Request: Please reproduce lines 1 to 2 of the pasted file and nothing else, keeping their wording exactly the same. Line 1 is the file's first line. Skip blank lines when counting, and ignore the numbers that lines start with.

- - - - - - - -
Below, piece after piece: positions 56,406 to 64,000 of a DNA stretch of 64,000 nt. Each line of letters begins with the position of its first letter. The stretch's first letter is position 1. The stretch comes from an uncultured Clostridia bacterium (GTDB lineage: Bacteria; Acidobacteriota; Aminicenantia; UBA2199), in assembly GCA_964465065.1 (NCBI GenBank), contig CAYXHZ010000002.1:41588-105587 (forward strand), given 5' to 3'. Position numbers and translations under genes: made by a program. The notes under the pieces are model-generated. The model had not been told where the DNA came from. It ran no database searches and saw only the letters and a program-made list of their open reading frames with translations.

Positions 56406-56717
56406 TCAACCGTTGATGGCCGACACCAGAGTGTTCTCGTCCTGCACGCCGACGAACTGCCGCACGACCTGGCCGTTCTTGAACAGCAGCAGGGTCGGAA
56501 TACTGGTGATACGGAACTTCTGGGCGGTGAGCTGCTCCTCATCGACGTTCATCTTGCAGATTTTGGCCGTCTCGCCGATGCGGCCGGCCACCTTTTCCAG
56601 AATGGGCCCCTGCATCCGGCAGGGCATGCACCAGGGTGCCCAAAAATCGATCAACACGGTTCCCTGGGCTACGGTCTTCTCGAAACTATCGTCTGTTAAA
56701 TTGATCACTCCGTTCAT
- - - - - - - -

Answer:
Below, piece after piece: positions 56,406 to 64,000 of a DNA stretch of 64,000 nt. Each line of letters begins with the position of its first letter. The stretch's first letter is position 1. The stretch comes from an uncultured Clostridia bacterium (GTDB lineage: Bacteria; Acidobacteriota; Aminicenantia; UBA2199), in assembly GCA_964465065.1 (NCBI GenBank), contig CAYXHZ010000002.1:41588-105587 (forward strand), given 5' to 3'. Position numbers and translations under genes: made by a program. The notes under the pieces are model-generated. The model had not been told where the DNA came from. It ran no database searches and saw only the letters and a program-made list of their open reading frames with translations.

Positions 56406-56717